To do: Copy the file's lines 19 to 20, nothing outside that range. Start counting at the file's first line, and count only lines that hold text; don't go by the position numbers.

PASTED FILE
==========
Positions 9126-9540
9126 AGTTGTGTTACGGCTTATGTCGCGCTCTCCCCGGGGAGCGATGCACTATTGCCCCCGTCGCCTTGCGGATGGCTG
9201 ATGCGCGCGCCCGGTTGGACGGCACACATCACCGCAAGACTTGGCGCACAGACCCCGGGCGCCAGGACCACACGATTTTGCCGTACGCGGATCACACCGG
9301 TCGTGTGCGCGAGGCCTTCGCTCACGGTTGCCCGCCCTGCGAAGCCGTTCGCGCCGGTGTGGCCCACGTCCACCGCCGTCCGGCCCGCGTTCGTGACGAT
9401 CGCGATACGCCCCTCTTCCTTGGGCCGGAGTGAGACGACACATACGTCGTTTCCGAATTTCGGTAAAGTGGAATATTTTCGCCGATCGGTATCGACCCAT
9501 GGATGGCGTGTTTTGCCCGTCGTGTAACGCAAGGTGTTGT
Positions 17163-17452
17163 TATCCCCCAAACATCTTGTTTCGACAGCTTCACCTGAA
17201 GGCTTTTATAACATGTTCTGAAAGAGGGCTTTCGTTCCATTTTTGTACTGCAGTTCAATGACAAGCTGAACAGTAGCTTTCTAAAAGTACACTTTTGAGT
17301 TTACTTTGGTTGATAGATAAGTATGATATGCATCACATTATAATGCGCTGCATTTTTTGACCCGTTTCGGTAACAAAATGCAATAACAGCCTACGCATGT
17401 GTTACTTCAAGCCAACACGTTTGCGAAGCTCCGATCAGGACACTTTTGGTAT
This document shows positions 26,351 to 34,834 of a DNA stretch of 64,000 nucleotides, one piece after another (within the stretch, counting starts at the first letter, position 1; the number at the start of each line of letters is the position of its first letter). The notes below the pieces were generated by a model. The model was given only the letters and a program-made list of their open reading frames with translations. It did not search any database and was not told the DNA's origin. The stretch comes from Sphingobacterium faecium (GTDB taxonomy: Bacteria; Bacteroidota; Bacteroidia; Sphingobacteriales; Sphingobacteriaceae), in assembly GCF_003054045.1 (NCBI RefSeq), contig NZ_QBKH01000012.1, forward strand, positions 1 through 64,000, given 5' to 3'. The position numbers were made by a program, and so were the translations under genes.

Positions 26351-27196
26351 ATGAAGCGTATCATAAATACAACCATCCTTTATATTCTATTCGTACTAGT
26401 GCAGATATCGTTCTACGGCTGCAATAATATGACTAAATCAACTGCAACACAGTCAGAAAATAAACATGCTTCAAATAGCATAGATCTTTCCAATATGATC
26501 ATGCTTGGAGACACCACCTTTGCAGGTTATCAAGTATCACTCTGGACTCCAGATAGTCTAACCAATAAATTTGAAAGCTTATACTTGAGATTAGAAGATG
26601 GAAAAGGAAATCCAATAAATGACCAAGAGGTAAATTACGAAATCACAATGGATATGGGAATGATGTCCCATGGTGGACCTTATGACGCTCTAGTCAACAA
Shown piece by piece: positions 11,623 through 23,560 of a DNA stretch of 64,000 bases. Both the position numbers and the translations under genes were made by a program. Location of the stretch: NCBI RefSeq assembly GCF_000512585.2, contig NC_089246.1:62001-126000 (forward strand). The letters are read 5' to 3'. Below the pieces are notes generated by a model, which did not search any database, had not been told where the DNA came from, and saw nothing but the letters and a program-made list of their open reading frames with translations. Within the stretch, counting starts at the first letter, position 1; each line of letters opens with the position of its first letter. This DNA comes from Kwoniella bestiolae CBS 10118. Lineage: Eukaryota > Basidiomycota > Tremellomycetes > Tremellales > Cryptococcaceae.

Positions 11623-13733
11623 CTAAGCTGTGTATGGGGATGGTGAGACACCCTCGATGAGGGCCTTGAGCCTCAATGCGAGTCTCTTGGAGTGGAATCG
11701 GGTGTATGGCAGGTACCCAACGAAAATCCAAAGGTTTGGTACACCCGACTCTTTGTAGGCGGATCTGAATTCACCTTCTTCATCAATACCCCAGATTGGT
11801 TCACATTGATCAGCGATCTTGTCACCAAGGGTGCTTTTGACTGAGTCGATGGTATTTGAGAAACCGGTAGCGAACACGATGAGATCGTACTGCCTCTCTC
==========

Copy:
Positions 11623-13733
11623 CTAAGCTGTGTATGGGGATGGTGAGACACCCTCGATGAGGGCCTTGAGCCTCAATGCGAGTCTCTTGGAGTGGAATCG